Neighborhood Theatre & MaxxMusic present


Greyhaven, Violent Life Violent Death, Never I

Sat, July 21, 2018

Doors: 7:00 pm / Show: 8:00 pm

Neighborhood Theatre

Charlotte, NC

$20 adv/$22 dos

Sold Out

$3 Under 21 Surcharge at Door (Valid ID required for entry into venue. Under 18 permitted with parent.)

Accepted forms of ID: State Issued ID or Driver's License, Military ID, Passport.

Jay Forrest (Vocals)
Joshua Brigham (Guitar)
Dustin Nadler (Guitar)
Chad Waldrup (Bass)
Adam Morgan (Drums)

Trust is key to any successful creative collaboration. It allows an artist to take risk and creates an open dialogue where each member is free to set aside personal ego to work towards a greater common goal. For melodic hardcore legends, Hopefall, that trust has become second nature over their twenty plus years of friendship and, as a result, their new full-length, Arbiter, continues the band’s legacy as pioneers.

Hopesfall formed in 1998. Over the next decade, the band would undergo numerous line-up changes but always drew from the same core group of lifelong friends to source new members. The bond between the group was so strong that even after disbanding in 2008, guitarists Joshua Brigham and Dustin Nadler and drummer Adam Morgan continued to get together on Wednesday nights to work on new music despite having no plans to release it. It was during these jam sessions that the music that would eventually find its way onto Arbiterfirst began to take shape.

In 2012, Brigham and Morgan visited frontman, Jay Forrest, in Chicago culminating in the decision that Forrest would add vocals to the demos. The lineup for the band’s reformation would then be cemented in August of 2015 when bassist, Chad Waldrup, joined the group to see Hum and Failure. Still, the idea of putting out new music as Hopesfall wasn’t part of the plan. With the lineup complete, the band brought their demos to another trusted collaborator -producer Mike Watts (Glassjaw, Dillinger Escape Plan, O’Brother) whom they had worked with on two previous releases, Magnetic North and A Types. It was Watts who brought the demos to Dan Sandshaw and Will Putney of Graphic Nature / Equal Vision Records where the idea of releasing it as a Hopesfall record was finally discussed. A testament to the band’s hard-earned legacy, the famed label immediately jumped on the opportunity to release the project.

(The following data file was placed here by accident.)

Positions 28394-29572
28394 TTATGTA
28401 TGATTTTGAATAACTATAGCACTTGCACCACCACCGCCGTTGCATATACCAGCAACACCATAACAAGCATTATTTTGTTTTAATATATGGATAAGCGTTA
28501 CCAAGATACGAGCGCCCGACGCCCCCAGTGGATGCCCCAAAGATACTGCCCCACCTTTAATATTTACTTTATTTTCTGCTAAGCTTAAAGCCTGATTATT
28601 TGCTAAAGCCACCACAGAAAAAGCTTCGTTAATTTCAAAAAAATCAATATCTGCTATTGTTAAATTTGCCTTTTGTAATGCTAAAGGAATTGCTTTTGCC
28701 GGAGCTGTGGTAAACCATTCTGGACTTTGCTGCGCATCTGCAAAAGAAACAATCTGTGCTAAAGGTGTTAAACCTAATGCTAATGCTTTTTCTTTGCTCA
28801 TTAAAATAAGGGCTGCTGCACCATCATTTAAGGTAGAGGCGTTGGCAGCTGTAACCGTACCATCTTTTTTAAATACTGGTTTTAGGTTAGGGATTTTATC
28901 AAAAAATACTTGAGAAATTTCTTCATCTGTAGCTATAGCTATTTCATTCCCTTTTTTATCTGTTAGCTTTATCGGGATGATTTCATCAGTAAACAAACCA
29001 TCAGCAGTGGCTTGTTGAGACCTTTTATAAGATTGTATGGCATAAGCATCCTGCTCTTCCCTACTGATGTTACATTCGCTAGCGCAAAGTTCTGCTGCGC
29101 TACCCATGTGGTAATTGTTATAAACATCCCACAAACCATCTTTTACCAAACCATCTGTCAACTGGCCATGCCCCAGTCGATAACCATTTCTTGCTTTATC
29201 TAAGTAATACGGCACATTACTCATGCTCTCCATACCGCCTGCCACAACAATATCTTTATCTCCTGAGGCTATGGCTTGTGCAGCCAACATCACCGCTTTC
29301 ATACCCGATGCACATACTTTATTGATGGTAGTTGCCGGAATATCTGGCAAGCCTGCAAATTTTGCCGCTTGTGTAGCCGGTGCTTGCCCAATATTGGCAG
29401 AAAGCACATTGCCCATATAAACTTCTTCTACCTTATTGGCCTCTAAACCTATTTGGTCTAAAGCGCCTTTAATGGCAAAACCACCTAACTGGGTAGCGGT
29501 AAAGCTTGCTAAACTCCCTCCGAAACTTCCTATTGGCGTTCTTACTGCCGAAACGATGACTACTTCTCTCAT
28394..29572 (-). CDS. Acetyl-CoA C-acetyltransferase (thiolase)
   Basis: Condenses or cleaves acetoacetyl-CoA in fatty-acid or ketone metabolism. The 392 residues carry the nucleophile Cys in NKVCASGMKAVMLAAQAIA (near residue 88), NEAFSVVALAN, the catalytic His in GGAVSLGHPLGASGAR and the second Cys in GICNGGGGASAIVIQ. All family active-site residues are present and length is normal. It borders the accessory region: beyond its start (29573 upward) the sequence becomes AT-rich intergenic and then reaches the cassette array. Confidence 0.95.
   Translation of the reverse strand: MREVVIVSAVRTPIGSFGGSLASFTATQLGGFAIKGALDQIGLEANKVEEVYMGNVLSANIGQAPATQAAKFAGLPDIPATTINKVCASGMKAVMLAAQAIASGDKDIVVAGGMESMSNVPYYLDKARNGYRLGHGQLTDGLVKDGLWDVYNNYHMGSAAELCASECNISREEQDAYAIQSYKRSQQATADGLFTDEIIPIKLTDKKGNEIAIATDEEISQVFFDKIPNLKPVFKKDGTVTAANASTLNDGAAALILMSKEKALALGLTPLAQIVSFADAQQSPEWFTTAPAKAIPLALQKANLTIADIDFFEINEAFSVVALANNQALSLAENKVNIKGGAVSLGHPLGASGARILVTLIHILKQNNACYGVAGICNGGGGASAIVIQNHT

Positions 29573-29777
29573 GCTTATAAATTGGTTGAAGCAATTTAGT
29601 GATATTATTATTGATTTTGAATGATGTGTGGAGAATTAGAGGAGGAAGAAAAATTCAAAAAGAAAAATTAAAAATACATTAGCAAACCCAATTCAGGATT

Arbiter has a decidedly unique bend to it, but Brigham points out that it is built off of the same principles as Hopesfall’s previous catalog -“big riffs and dark melodies”. Forrest adds that the driving message of Arbiter remains the same as well: “Hopes fall. Tragedies happen. But that doesn’t mean you should give up or not stay the course”. Arbiter is a diverse collection of songs that encourages curiosity and exploration. Album opener, “Faint Object Camera”, holds truest to the band’s roots. It is an aggressive, riff-heavy track that was built loud enough to fill any room. “Tunguska” represents the other end of the spectrum with it’s ethereal, laid-back tones and driving melodies, and “H.A. Wallace Space Academy” bridges the gap between the two with it’s incredible dynamism and exuberant energy. Topically, Arbiteris political without taking to the bully pulpit. Again, “H.A. Wallace Space Academy”, “Tunguska”and “Faint Object Camera” serve as a perfect representation of the album’s diversity as they tackle the political manipulation to one of FDR’s Vice Presidents, a massive asteroid strike and a now defunct telephoto lense that at one point was part of the Hubble Telescope, respectively.

Arbiter is set for release on July 13th via Graphic Nature / Equal Vision Records. It is at once a reminder of why the band has become so influential and a beacon of the band’s continued evolution. Look for Hopesfall to support the release with select tour dates later this year.
Brent Mills (Vocals) | Johnny Muench (Bass) | Nick Spencer (Guitar) | Ethan Spray (Drums)

Empty Black, the new record from progressive metal band Greyhaven, is best encapsulated by one phrase – “make the accident look like it was on purpose”. This isn’t due to a lack of intent, but more so to a commitment to experimentation. As a product of the vibrant yet insular music scene in Louisville, Kentucky, Greyhaven has never been afraid to pursue the avant-garde. On Empty Black they’ve created an album that is pristinely violent while challenging the norms associated with heavy rock music.